Still chafing from her last encounter with Epps over the toilet-seat incident, she decided not to complain to the principal. Instead, she rang up the Child Protective Services hot line. She phoned CPS, she says, to figure out whether standing in the sun is a suitable punishment for children in Arizona.
CPS replied that it wasn't okay to line kids up in the sun for punishment, but that CPS could not intervene because the alleged abuse occurred on school ground. It was up to school officials to put an end to the practice. So Kagan informed assistant principal Hannah, the one who'd given her the great evaluation. And Kagan also told parents that standing out in the sun was not acceptable in CPS's eyes.
Epps was feeling the heat, too, although he wasn't standing in the sun.
On May 11, after Kagan called CPS, Epps sent out a memo to teachers warning them not to force kids to stand out in the sun as punishment.
On May 13, two days later, kids again said they were made to stand out in the sun. On that day, according to the National Weather Service, the temperature reached 98 degrees. There was no precipitation.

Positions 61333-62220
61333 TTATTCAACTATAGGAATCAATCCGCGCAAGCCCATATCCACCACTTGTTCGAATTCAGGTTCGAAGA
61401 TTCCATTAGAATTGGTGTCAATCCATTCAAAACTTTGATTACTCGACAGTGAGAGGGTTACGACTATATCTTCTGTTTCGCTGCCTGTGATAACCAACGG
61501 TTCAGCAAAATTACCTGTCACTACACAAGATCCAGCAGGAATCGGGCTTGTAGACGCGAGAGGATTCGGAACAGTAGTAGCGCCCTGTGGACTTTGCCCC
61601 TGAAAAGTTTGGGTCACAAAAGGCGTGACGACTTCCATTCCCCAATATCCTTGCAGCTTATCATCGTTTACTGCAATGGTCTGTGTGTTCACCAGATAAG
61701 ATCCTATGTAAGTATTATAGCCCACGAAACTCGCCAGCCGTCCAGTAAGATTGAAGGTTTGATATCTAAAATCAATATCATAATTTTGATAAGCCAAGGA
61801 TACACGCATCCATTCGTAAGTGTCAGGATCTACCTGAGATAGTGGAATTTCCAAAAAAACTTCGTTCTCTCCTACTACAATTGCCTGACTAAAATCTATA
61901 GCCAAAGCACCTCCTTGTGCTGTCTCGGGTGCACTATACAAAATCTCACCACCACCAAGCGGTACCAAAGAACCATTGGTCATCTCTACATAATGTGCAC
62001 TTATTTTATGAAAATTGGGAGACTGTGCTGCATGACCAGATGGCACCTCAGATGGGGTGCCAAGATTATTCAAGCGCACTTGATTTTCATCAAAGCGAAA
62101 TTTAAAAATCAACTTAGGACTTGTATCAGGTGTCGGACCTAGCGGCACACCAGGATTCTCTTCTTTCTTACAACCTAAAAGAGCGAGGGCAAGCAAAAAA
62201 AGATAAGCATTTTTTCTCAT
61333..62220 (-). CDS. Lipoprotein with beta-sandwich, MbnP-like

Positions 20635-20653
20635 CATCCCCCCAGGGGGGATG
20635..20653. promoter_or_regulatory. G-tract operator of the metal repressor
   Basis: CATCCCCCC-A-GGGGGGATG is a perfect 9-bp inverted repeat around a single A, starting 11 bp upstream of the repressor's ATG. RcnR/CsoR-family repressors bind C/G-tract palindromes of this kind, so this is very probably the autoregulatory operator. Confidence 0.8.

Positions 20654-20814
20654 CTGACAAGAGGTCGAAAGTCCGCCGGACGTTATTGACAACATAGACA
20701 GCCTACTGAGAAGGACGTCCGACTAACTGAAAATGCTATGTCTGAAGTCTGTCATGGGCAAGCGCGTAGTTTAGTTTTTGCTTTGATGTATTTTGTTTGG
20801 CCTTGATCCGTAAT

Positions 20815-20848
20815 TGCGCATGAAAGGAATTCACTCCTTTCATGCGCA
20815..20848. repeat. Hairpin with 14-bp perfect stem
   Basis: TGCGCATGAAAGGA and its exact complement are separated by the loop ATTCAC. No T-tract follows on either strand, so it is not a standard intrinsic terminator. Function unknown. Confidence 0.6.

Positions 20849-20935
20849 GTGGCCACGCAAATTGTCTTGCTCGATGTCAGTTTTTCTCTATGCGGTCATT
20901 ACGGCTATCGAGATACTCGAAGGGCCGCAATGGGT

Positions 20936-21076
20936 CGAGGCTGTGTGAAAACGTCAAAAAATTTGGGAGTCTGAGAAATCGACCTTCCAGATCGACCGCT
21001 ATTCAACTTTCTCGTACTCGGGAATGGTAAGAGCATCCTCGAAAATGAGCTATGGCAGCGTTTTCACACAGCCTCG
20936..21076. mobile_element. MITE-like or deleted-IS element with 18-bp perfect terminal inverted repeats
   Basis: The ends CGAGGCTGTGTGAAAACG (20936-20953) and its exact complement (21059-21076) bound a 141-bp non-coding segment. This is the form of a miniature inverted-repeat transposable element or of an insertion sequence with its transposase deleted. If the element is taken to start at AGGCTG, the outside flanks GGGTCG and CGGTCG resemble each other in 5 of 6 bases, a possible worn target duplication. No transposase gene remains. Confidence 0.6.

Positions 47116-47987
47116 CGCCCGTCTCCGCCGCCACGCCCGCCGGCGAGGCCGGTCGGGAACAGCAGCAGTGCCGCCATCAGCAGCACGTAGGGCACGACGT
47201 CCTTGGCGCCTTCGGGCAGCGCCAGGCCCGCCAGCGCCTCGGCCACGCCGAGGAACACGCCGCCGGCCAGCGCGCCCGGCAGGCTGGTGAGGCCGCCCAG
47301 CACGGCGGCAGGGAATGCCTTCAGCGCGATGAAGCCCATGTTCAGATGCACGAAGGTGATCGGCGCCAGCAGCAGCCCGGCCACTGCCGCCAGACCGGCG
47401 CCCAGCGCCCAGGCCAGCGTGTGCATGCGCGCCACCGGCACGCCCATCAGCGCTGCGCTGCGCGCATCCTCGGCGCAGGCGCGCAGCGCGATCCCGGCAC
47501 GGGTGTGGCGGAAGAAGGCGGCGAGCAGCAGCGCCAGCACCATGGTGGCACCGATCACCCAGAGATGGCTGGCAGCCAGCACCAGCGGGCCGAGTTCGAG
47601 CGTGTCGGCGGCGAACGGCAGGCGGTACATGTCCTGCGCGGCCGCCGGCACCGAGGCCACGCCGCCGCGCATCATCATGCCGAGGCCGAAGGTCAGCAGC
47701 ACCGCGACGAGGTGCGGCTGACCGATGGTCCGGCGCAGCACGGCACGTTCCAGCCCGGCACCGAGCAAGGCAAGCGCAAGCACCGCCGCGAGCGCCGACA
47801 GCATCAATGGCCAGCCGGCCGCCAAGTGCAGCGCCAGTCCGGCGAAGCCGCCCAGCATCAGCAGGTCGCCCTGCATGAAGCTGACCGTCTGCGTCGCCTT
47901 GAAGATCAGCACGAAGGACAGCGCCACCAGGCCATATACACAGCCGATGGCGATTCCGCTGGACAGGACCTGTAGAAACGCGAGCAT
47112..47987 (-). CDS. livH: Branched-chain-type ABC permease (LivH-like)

Kagan was furious. Parents were furious. Several mothers, including Maria Pinon, the mother of two Bethune students, marched to the district office and voiced their outrage. (District officials do not deny that children were made to stand in the sun on May 13. But they blame the problem on a "misinformed" school aide.)
Pinon, who is Spanish-speaking, claims she had once before complained to Epps about children standing in the sun, but says Epps told her, through a translator, that if she didn't like the rule she could take her kids to another school. (Epps denies this ever happened.) After the May 13 incident, Pinon decided she would indeed enroll her children in another school.
Epps was not happy with Kagan.